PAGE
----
Jack Papa Laine is often credited with being the first White Jazz musician. All were part of a broad pool of white ragtime musicians active in New Orleans before 1920; at its social and musical center was the drummer and musical contractor Jack "Papa" Laine. A few among very many: cornetists Johnny Lala, Manuel Mello, Pete Dietrans, Gus Zimmermann, Abbie Brunies, and Emile Christian (who later toured on trombone with the Original Dixieland Jazz Band); brothers George and Henry Brunies on trombones, clarinetists Shields, Nunez, and Nunzio Scaglione, and the Brown brothers, Tom (trombone) and Steve (tuba). His "Reliance" bands were particularly active in the seasonal social life of the Lake Pontchartrain south shore. Laine claimed to have had one of the only two bands in New Orleans to play in the ragtimey, cusp-of-jazz style. Similarly, he was loath to admit that black musicians had had any effect on his music--an attitude paralleling the claims of some black musicians that whites had no influence on them. To suggest that either group worked in isolation from the other contravenes an overwhelming body of scholarly and anecdotal documentation about New Orleans life, musical and social. Source: http://www.nytimes.com/books/first/s/sudhalter-chords.html He was a drummer and saxophonist. He formed his first brass band in 1888. The band to performed Ragtime and marching music. He went on to lead the Reliance Brass Band, which became popular enough for him to have several units playing under that name. Many of the early New Orlean's White Jazz musicians such as, Tom Brown, Johnny Stein, Albert and George Brunies, Tony Parenti, Nick La Rocca and all of the other members of the Original Dixleland Jass Band played in the Reliance Brass Band at one time or the other. In 1917, Laine quit music and worked as a blacksmith, and later managed a garage. He never recorded. Source: http://www.redhotjazz.com/laine.html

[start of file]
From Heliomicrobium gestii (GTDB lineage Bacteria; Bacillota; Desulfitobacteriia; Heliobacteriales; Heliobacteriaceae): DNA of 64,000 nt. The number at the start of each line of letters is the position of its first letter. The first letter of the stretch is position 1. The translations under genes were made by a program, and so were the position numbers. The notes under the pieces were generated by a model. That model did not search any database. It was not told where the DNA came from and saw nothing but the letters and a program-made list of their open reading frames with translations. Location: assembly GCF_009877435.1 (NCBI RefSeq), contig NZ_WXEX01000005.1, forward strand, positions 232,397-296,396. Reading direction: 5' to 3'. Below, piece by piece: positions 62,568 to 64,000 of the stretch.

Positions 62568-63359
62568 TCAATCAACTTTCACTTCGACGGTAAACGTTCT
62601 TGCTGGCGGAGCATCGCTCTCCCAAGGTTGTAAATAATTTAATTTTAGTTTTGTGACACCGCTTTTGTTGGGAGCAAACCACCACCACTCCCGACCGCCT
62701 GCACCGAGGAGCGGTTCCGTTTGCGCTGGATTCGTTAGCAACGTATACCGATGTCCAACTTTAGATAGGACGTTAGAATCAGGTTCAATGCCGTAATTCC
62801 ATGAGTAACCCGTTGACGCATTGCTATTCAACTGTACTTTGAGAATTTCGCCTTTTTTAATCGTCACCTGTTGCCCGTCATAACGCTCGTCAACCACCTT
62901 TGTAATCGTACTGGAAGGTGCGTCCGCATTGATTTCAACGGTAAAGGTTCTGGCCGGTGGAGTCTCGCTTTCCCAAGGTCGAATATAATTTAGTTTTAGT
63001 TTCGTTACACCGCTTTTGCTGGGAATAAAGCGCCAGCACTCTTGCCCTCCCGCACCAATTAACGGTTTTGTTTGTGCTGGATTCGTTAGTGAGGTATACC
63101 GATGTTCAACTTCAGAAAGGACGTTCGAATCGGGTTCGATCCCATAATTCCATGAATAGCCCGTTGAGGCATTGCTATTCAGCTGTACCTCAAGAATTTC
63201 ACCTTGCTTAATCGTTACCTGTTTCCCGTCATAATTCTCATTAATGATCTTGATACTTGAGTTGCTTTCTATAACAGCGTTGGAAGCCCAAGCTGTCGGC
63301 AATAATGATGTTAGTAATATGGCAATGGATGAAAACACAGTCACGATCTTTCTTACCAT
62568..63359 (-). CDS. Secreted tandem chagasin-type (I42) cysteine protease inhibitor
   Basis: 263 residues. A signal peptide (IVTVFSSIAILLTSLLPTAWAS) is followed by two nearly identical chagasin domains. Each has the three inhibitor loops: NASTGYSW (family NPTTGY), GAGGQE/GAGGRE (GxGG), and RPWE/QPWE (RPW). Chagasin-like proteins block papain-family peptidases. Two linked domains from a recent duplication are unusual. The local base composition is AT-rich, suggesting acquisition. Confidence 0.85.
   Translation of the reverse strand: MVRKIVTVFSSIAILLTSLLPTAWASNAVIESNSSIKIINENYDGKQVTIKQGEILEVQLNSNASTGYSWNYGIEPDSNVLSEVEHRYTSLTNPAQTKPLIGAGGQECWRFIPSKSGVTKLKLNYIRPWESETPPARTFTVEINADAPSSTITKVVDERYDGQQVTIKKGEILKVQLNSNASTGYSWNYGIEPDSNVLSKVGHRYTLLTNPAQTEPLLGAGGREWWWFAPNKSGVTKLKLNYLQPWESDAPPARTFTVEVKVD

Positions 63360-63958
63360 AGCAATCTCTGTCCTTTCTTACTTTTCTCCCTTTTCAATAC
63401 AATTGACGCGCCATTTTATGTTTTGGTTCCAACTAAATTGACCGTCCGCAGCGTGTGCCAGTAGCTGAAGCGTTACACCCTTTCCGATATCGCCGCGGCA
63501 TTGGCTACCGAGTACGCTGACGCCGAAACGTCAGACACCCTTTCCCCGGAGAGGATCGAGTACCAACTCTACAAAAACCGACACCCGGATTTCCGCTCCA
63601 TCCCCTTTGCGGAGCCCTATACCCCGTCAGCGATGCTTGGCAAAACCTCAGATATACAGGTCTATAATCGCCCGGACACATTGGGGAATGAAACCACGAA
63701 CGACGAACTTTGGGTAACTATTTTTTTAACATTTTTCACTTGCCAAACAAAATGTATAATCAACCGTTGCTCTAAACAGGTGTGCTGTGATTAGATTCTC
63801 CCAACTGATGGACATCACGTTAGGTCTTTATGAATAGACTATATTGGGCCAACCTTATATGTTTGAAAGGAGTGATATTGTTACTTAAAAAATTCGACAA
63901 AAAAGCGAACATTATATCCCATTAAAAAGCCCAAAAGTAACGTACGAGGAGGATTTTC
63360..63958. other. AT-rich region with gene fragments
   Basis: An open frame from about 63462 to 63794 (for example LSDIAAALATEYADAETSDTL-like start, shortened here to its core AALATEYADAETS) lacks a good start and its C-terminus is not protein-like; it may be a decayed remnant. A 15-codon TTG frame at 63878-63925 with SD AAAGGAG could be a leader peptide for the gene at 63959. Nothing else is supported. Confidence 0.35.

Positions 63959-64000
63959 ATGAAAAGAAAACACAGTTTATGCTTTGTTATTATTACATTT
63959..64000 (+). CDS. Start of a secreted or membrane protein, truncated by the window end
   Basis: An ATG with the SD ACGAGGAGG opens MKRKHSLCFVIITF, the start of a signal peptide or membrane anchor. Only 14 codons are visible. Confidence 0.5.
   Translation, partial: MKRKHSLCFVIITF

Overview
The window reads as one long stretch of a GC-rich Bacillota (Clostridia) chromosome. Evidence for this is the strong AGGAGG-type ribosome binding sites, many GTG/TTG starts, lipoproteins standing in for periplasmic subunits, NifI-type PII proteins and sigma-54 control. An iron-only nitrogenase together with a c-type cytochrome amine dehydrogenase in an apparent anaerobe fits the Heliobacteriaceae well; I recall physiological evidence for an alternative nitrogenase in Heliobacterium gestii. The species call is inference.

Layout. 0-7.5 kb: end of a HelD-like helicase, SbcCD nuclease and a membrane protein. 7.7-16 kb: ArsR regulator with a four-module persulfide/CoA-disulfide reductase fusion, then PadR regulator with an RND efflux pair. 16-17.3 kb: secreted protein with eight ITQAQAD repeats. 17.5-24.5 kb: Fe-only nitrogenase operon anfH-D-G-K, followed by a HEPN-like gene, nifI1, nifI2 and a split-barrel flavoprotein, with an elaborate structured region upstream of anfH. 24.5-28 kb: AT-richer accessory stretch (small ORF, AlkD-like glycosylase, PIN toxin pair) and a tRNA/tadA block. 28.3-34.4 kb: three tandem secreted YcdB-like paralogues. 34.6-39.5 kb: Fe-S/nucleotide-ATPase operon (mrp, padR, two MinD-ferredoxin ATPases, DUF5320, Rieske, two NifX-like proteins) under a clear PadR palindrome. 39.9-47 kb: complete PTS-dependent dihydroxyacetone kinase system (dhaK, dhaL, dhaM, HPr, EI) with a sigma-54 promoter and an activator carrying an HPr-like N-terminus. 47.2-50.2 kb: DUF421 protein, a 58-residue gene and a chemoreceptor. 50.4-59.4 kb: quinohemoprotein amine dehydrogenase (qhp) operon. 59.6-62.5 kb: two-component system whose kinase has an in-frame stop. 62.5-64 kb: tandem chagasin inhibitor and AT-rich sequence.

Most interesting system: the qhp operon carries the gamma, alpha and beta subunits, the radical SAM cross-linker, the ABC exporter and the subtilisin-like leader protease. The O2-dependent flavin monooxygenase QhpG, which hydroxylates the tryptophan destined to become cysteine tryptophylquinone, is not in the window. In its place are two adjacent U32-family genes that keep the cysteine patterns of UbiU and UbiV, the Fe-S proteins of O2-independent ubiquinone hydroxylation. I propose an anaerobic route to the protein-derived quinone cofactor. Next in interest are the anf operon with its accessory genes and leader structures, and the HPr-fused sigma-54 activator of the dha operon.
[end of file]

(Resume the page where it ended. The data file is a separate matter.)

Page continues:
1873-1966 - (Papa) Jack Laine

1886-1973 - Edward (Kid) Ory